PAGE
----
In JoVE (1)

Other Publications (17)

Articles by Shaw Bronner in JoVE

 JoVE Behavior

fMRI Validation of fNIRS Measurements During a Naturalistic Task

1Department of Psychiatry, Yale School of Medicine, 2Department of Electronics and Bioinformatics, Meiji University, 3Department of Histology and Neurobiology, Dokkyo Medical University School of Medicine, 4ADAM Center, Department of Physical Therapy, Movement and Rehabilitation Sciences, Northeastern University, 5Department of Neurobiology, Yale School of Medicine

JoVE 52116

Other articles by Shaw Bronner on PubMed

Injuries in a Modern Dance Company: Effect of Comprehensive Management on Injury Incidence and Time Loss

The American Journal of Sports Medicine. May-Jun, 2003  |  Pubmed ID: 12750128

Professional dancers experience high rates of musculoskeletal injuries.

Gender and Limb Differences in Healthy Elite Dancers: Passé Kinematics

Journal of Motor Behavior. Jan, 2006  |  Pubmed ID: 16436364

Symmetry of skill development is emphasized in dance training, and many movements are well learned by both genders. The authors conducted a 2-dimensional kinematic analysis of a complex dance movement, the passé, in 12 healthy professional male and female dancers to determine whether there are differences between genders or limbs during the performance of that task. Only peak hip angular displacement differed in men and women. No differences were found between limbs in any of the dependent variables. Dancers displayed consistent temporal and spatial proximal-to-distal sequencing of movement coordination. Despite an indication of limb preference, as defined by gesture or stance limb, there were no differences in proficiency.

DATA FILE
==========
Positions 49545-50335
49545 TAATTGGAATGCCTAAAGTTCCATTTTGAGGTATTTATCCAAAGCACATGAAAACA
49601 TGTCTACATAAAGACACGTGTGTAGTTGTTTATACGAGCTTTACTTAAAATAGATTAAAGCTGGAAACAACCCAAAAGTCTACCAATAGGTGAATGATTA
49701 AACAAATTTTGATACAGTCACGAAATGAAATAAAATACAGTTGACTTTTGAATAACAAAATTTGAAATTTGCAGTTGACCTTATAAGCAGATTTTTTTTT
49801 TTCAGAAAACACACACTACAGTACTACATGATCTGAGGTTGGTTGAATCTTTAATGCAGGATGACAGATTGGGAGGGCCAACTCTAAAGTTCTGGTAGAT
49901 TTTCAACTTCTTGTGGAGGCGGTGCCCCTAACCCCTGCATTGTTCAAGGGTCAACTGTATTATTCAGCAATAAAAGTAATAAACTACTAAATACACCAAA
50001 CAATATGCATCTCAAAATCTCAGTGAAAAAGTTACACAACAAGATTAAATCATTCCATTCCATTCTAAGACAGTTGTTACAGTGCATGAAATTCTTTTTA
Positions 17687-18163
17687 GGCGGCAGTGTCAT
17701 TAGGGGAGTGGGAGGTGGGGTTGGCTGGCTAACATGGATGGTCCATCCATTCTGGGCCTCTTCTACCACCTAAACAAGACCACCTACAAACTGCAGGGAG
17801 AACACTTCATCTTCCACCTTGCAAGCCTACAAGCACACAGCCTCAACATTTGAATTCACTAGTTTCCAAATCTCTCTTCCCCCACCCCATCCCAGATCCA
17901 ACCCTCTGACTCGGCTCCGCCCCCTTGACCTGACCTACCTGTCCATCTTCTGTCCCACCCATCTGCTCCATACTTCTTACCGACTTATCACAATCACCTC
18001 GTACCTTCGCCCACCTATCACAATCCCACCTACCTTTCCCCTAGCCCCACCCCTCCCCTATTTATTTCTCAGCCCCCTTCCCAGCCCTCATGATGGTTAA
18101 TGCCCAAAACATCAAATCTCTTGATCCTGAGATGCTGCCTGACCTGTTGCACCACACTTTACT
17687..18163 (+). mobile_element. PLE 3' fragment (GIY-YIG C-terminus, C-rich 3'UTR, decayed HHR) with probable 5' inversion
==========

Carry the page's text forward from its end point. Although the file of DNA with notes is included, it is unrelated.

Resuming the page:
Management of a Delayed-union Sesamoid Fracture in a Dancer

The Journal of Orthopaedic and Sports Physical Therapy. Sep, 2007  |  Pubmed ID: 17939612

Misdiagnosed o sesamoid bone pathology in dancers may result in prolonged pain, disability, and career limitation. A thorough understanding of sesamoid disorders and appropriate treatment facilitates timely recovery. The potential loss of hallux plantar flexion strength consequent to sesamoidectomy is a major consideration for dancers.

Repair and Rehabilitation of Extensor Hallucis Longus and Brevis Tendon Lacerations in a Professional Dancer

The Journal of Orthopaedic and Sports Physical Therapy. Jun, 2008  |  Pubmed ID: 18515958

Case report.

Lower Extremity Kinetics in Tap Dance

Journal of Dance Medicine & Science : Official Publication of the International Association for Dance Medicine & Science. 2010  |  Pubmed ID: 20214849

Tap dance is a unique performing art utilizing the lower extremities as percussion instruments. In a previous study these authors reported decreased injury prevalence among tap dancers compared to other dance and sports participants. No biomechanical analyses of tap dance exist to explain this finding. The purpose of the current pilot study was to provide a preliminary overview of normative peak kinetic and kinematic data, based on the hypothesis that tap dance generates relatively low ground reaction forces and joint forces and moments. Six professional tap dancers performed four common tap dance sequences that produced data captured by the use of a force platform and a five-camera motion analysis system. The mean vertical ground reaction force for all sequences was found to be 2.06+/-0.55 BW. Mean peak sagittal, frontal, and transverse plane joint moments (hip, knee, and ankle) ranged from 0.07 to 2.62 N.m/kg. These small ground reaction forces and joint forces and moments support our hypothesis, and may explain the relatively low injury incidence in tap dancers. Nevertheless, the analysis is highly complex, and other factors remain to be studied and clarified.

Pelvis and Hip Three-dimensional Kinematics in Grand Battement Movements

Journal of Dance Medicine & Science : Official Publication of the International Association for Dance Medicine & Science. Mar, 2011  |  Pubmed ID: 21703090